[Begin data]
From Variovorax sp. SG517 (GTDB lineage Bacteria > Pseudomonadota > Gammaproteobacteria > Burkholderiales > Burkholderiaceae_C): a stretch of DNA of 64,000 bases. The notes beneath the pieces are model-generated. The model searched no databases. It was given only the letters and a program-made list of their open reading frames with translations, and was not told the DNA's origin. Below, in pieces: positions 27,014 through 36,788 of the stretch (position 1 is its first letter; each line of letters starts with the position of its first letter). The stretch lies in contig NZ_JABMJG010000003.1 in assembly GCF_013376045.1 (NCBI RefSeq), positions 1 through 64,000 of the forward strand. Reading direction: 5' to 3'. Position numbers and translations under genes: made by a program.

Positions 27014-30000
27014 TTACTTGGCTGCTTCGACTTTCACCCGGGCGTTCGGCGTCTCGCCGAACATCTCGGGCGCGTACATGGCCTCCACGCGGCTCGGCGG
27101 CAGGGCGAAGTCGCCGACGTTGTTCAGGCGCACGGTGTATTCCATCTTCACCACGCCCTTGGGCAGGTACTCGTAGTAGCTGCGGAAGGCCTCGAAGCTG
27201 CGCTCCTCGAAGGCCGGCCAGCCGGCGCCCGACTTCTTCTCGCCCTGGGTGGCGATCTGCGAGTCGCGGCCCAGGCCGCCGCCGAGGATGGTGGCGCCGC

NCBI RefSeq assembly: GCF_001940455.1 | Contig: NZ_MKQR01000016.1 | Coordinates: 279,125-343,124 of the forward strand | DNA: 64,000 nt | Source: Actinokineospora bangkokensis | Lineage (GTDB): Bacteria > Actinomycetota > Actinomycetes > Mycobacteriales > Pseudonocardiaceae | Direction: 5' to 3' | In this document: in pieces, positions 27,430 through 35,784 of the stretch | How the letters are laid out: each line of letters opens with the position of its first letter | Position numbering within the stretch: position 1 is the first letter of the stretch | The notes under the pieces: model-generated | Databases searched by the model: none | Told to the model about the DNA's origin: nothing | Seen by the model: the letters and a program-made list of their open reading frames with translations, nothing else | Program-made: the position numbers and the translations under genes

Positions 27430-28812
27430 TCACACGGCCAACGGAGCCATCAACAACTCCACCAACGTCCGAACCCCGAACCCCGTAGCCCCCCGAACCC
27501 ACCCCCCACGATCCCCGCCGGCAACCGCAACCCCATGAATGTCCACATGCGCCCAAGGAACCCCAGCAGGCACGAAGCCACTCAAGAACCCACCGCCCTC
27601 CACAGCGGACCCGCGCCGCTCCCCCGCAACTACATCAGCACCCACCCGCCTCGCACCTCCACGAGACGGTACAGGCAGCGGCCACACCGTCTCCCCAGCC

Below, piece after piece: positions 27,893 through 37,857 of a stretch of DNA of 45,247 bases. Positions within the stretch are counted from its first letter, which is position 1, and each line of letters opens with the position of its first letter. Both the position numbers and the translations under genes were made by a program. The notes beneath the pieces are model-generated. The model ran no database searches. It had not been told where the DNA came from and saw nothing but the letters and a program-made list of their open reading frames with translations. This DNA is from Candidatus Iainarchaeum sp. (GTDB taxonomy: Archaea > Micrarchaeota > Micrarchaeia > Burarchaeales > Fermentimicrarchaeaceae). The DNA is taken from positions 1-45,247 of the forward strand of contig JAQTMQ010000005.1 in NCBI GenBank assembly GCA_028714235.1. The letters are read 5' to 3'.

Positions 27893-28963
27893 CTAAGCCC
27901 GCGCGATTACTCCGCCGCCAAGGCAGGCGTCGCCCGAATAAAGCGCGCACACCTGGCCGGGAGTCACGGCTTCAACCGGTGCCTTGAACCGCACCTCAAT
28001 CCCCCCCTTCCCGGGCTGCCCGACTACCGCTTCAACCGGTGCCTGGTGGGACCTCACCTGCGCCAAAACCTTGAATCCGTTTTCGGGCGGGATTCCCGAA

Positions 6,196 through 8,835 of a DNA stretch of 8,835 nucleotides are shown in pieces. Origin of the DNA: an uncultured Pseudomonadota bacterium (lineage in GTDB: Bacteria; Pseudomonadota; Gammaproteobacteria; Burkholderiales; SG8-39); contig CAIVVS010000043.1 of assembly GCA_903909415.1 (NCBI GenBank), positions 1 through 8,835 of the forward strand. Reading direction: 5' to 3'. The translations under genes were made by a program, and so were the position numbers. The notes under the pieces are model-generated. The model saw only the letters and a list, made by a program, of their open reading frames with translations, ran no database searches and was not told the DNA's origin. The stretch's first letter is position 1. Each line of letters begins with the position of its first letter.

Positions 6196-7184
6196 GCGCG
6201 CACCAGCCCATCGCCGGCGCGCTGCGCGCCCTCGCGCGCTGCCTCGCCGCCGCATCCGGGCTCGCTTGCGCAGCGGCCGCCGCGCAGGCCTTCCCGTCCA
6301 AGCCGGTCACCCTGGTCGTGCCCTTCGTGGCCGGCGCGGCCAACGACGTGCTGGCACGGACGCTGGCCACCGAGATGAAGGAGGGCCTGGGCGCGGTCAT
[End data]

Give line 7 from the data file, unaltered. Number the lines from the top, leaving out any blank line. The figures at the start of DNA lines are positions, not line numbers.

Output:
Positions 27430-28812